Technologies Of the Trade Finance

A significant gap exists between demand for trade finance and the availability of solutions: 61 percent of respondents to the ICC’s 2017 Rethinking Trade & Finance survey say demand for trade finance outweighs current supply.5 Data from the World Trade Organization and Asian Development Bank supports that sentiment: over half of trade finance requests from SMEs go unfulfilled compared to just 7 percent from multinational organizations,6 resulting in an estimated $1.5 trillion gap in unmet global trade finance demand during 2016.7

Much of this unmet demand stems from emerging economies like Africa8 and the Asia Pacific region.9 However, the Asian Development Bank’s annual trade finance survey revealed the Americas made up 23 percent of rejected requests in 2016, and Europe had 18 percent.10 Globally, the gap in trade finance has had a significant impact: 60 percent of companies with rejected trade finance requests failed to complete the transaction as a result.11

The global challenge in meeting trade finance demand centers around the high costs of assessing risk and complying with international regulatory requirements.12 Today, such processes are largely manual. HSBC alone manually reviews and processes more than 100 million pages of trade documentation each year.13 The implementation of paperless transactions is a well-regarded solution. The Asian Development Bank report notes that 80 percent of banks believe digitization will reduce the cost of meeting regulatory requirements, while 66 percent agree new technologies will enable more efficient assessment of SME risk – and both would help open doors to more trade finance opportunities.14

To get to those opportunities, a number of fintech companies, as well as traditional technology companies like IBM,15 are building products or services to help navigate international trade complexities. Traydstream, for example, collaborates with banks and corporations to digitize processes, mitigate risks, and cut expenditures.16 In the Asian Development Bank survey 70 percent of respondents said such an approach would help reduce trade finance gaps.17 Another, PrimeRevenue, provides alternative funding options outside the traditional bank financing system.18 The ICC’s 2017 trade finance report indicates fintech companies with a focus on collaboration through digitization have a strong footing for long-term success.19 Overall, fintech saw an influx of $13 billion in venture capital invested in 2016.20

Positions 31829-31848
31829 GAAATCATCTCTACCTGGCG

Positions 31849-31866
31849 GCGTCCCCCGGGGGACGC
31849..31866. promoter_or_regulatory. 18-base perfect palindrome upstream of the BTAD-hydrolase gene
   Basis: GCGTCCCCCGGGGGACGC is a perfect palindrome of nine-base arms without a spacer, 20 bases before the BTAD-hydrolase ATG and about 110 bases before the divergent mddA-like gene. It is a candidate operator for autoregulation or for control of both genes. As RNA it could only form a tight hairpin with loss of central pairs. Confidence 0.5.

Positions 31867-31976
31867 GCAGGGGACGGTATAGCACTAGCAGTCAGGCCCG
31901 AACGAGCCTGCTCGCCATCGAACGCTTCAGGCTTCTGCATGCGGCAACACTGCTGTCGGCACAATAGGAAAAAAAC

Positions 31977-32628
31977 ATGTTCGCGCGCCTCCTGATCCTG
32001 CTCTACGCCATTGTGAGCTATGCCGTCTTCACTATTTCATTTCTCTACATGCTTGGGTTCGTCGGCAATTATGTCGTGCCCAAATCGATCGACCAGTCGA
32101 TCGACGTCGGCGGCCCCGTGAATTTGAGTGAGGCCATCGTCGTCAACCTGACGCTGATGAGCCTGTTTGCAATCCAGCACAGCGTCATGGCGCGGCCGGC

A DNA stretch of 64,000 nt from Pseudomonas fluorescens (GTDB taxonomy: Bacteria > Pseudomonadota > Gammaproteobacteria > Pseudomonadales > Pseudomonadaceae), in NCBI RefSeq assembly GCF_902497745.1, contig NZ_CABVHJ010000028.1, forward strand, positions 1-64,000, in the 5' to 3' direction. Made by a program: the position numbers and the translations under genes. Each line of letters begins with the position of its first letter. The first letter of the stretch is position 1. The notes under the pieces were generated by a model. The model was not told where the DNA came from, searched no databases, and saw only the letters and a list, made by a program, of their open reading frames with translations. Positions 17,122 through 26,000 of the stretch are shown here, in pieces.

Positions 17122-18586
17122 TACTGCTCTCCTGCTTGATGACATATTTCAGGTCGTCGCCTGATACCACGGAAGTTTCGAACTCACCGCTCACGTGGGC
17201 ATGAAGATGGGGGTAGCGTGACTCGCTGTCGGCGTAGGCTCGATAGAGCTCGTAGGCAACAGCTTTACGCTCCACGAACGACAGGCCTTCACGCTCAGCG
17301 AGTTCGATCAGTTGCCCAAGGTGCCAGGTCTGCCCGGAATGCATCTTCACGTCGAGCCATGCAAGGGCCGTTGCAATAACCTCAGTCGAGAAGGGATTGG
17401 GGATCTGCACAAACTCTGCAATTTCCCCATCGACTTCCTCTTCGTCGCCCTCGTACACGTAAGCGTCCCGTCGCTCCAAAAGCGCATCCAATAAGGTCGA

Fintech companies approach the process of digitization in a variety of ways, including optical character recognition (OCR), machine learning automation, and distributed ledger technology like blockchain.21 The latter stands out as one of the most promising; blockchain technology has the potential to not only lower costs for banks, but also increase the speed and security of transactions for buyers and sellers, according to Boston Consulting Group.22

Automation through the combination of OCR and machine learning technologies offers promise as a cost-saving measure for banks. Though still largely conceptual, such advancements would take current OCR technology – which often requires manual intervention to recognize text from paper documents and translate it to a computer-readable format – to the next level by removing almost any need for manual intervention.23

Traydstream uses OCR technology in enabling automation and reducing the need for manual data entry.24 However, Traydstream co-founder Uzair Bawany notes that the use of OCR itself implies continued use of paper documents, something his company hopes to move away from by having customers load data directly onto the Traydstream platform.25 Such initiatives align with other fintech companies focused on the goal of creating a paperless international trade environment.

The movement toward full digitization led by companies like Traydstream and IBM may mean significant opportunity for businesses dealing in international trade. The ICC report projects that an estimated 350 million more businesses could begin exporting as a result of digitization, adding an extra $29 trillion to the digital economy over the next 10 years.26

However, despite an increase in banks implementing new digitization technology in 2016, that impact has not yet manifested in the real world of international trade.27 While most welcome the transition toward a paperless future in trade finance, adoption needs to be universal across all parties in the supply chain for such a program to begin paying dividends to international traders.28 Some believe it could take as long as 25 years for that to happen29 while others, like the Boston Consulting Group, anticipate tools like blockchain will make their way into trade finance transactions within the next three years.30



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